Despite Loss, Robert Patterson
is Focused on Achieving His Goals and Continuing to Making
His Mom Proud
- Written byAmber Klinck
- Photographed byNancy Pastor
Robert Patterson has wanted to be a police officer since he was 9 years old. “[They] would come to my old school during career days, and I would just look at them like, ‘Oh my gosh, this is what I want to do,’” he says. With Robert wrapping up his senior year at Rolling Hills Prep with a Dean’s Scholarship to Vanguard University, he is well on his way to making his childhood dream a reality.
“I want to study psychology and become a police officer after college,” he notes. As an officer, he wants to connect directly with those in need. “I really want to help people,” he says.
This aspiration to be of service isn’t new for Robert, but it has been fortified by his own experiences—particularly the loss of his mother, Lisa Patterson. Lisa was one of the 58 people killed during the 2017 Las Vegas shooting at the Route 91 Harvest music festival.
“I definitely threw myself into football at that time. It was the biggest stress-reliever I had. Just going to practice and being able to hit away anything that I had, it took my mind off of everything.”
“After everything that has happened, it’s really brought up a lot of empathy in my life,” Robert shares. “I’ve started to realize how much I could help people by going to the [police] academy and just being on call for [those] who have no idea what their situation is—or if they need help—because I know how it feels.”
On Monday, October 2, 2017, Robert’s father, also named Robert, woke his son at 5 a.m. “It was a pretty crazy day,” Robert remembers. His father had been up all night trying to reach Lisa after learning of the shooting. As morning came, the two decided to get in the car and drive to Vegas.
“For about 11 hours we were just going hospital to hospital, talking to people,” Robert says. “We had no idea where she was until finally, at the convention center, they told us. It was a devasting day.”
Robert was 16 when he lost his mother. When he returned to school two short weeks after her passing, he tried to distract himself. “I definitely threw myself into football at that time. It was the biggest stress-reliever I had. Just going to practice and being able to hit away anything that I had, it took my mind off of everything.”
His grades initially, and understandably, took a hit. But with the help and support of his teachers, Robert completed his first trimester after the loss with one of his highest GPAs to date.
Today Robert still finds solace in sports. “I play baseball, soccer and football for Rolling Hills Prep,” he notes. “We’re in baseball season right now, and we’re on our eighth [year] as Coastal League Champions.”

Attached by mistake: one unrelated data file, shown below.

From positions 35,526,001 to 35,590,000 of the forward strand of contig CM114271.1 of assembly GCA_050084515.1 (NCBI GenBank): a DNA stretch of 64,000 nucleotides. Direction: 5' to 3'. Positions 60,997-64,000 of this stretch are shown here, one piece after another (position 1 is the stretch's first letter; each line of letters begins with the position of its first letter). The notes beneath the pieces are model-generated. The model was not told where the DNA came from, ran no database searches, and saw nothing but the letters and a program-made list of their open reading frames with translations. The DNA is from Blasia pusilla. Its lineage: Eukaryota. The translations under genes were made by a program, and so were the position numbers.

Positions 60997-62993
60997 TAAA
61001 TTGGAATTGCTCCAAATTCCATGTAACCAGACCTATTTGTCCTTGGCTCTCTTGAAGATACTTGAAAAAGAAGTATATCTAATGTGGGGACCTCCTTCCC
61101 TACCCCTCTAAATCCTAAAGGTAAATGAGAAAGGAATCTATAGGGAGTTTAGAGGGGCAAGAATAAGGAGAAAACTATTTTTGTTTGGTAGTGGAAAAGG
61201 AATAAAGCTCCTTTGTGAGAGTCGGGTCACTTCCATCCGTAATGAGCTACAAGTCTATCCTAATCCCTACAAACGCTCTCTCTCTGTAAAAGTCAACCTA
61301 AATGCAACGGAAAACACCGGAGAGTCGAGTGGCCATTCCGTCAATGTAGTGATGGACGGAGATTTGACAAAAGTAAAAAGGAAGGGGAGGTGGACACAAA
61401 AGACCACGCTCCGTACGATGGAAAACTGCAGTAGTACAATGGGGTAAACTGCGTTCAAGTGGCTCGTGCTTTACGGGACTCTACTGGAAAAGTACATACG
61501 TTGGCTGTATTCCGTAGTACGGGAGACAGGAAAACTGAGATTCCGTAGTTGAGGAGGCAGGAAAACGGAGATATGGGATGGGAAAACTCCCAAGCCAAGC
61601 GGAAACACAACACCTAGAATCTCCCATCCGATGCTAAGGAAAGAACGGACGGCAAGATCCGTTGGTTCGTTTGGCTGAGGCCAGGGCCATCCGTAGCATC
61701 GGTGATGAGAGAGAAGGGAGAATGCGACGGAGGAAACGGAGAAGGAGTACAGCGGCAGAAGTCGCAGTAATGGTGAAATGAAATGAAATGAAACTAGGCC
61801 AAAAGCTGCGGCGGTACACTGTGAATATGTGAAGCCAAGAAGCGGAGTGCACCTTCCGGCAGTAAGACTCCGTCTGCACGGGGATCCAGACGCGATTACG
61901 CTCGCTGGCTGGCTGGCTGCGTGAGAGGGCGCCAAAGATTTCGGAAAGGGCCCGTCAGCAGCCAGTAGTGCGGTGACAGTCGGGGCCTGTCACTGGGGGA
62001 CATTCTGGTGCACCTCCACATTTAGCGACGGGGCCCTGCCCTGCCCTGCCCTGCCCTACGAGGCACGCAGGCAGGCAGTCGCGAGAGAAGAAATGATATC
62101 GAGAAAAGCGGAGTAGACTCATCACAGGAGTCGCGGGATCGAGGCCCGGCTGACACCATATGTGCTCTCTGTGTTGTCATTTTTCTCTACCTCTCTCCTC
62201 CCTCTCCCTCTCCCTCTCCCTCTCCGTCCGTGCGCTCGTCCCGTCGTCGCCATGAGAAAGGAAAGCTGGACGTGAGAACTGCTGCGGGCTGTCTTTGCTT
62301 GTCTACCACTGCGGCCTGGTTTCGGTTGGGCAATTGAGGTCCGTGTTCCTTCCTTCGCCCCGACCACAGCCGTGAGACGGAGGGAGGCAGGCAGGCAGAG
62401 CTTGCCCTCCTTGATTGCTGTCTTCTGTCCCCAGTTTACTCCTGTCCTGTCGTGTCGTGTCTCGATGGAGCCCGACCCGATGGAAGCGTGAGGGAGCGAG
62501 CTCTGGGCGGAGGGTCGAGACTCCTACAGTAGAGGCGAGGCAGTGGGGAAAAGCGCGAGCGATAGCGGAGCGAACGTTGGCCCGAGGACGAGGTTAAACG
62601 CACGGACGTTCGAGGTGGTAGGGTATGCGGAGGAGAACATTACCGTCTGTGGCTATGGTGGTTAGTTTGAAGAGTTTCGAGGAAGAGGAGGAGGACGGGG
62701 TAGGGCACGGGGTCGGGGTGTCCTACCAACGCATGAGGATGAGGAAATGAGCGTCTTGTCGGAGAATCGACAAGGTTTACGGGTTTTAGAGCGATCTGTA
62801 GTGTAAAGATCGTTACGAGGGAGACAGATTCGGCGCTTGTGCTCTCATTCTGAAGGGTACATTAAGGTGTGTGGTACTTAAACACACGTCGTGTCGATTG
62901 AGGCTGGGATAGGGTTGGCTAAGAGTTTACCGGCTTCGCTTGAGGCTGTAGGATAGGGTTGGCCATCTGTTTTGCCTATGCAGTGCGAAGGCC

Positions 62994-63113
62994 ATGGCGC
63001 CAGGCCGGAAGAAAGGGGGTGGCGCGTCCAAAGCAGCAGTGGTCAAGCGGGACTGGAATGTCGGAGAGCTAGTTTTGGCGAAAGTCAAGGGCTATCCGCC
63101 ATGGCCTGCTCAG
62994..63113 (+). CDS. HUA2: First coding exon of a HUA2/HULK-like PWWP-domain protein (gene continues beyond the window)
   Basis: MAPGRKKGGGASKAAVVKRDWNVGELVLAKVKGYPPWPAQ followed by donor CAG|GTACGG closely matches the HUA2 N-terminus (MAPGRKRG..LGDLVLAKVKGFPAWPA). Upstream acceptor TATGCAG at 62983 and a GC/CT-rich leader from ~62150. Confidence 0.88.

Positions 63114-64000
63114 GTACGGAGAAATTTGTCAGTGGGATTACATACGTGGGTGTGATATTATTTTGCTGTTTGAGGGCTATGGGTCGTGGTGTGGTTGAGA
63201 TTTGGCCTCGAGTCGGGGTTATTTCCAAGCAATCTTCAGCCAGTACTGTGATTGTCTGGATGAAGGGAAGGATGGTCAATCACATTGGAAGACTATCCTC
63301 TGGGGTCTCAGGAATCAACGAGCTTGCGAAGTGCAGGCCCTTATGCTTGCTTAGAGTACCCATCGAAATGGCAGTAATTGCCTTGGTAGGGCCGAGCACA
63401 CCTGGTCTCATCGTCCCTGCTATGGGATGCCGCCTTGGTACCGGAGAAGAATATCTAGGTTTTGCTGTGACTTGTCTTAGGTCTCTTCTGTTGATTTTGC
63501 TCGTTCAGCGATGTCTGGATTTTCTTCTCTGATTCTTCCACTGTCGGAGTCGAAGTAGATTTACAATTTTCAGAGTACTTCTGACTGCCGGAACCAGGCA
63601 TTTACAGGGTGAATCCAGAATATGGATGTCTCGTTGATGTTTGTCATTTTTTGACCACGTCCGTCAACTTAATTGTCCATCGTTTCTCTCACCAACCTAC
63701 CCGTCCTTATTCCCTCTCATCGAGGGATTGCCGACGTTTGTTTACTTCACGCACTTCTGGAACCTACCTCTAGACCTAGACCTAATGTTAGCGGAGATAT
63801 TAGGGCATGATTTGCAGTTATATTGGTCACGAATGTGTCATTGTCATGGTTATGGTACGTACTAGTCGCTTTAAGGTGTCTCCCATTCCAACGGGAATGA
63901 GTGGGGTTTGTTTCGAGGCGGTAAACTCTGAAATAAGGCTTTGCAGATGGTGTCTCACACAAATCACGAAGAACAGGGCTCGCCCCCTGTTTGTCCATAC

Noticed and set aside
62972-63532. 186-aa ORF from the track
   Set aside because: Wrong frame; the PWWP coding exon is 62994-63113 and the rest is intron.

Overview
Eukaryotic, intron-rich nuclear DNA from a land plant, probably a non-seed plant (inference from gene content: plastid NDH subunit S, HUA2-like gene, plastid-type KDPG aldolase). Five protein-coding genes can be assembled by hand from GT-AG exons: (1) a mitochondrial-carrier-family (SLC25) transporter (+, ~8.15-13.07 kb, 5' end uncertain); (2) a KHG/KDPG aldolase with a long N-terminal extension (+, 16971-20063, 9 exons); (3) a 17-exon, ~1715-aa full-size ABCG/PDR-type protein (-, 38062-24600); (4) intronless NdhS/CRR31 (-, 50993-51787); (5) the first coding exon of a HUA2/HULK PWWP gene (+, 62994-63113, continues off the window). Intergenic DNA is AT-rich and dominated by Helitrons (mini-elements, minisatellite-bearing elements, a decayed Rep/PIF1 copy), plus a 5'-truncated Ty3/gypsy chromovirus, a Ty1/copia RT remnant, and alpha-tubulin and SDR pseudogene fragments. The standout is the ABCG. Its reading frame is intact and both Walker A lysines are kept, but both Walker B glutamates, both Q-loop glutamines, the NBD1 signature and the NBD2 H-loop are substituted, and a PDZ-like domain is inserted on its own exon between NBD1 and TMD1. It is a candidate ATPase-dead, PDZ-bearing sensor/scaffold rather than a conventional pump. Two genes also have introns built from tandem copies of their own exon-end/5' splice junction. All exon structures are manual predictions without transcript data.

He also works as an umpire for ASA softball in Palos Verdes. He is focused on maintaining his grades, taking care of himself and spending time with his friends, his girlfriend and, of course, his family.
Robert, his sisters Amber and Brooke, and their father are incredibly close. Between them, they keep Lisa’s memory alive.
“We talk about her a lot, and we pray every single night,” Robert says. “My older sister, Amber, doesn’t live here, [but] she comes here every night to say goodnight to me and Brooke and my dad. If she can’t make it, she calls. We always keep in touch.”
When asked to describe his mother, Robert does so with a beautiful simplicity that captures who she was as a mom. “She was always present for every single softball game for my sisters,” he says, “and she would always come to my baseball games. Even if my football game would be hours away, she would still [be there.] She’d be known for how loud she could be cheering. She was also really known for being active in the community. At my old school, St. John Fisher, she was the PTA president. And she was always helping with mass and organizing. She was just always present in everything.”
For Robert, there are good days and bad days. “I would say I’m doing pretty well,” he says. “Today was one of my good days, but there are definitely days where I’m taken back, and I just need to recuperate.”
Good days or bad, Robert is confident with the path he’s chosen. “I always told her I wanted to be a police officer, and she was proud of me to think like that. I think she’d love what I’m doing right now.”
In 1935, Margaret Lee Chadwick founded an open-air school in her San Pedro home with only four students, two of them her own children. Through the generous donations of land and buildings from local families, the Palos Verdes campus of Chadwick Seaside School opened a few years later with 75 day and boarding students.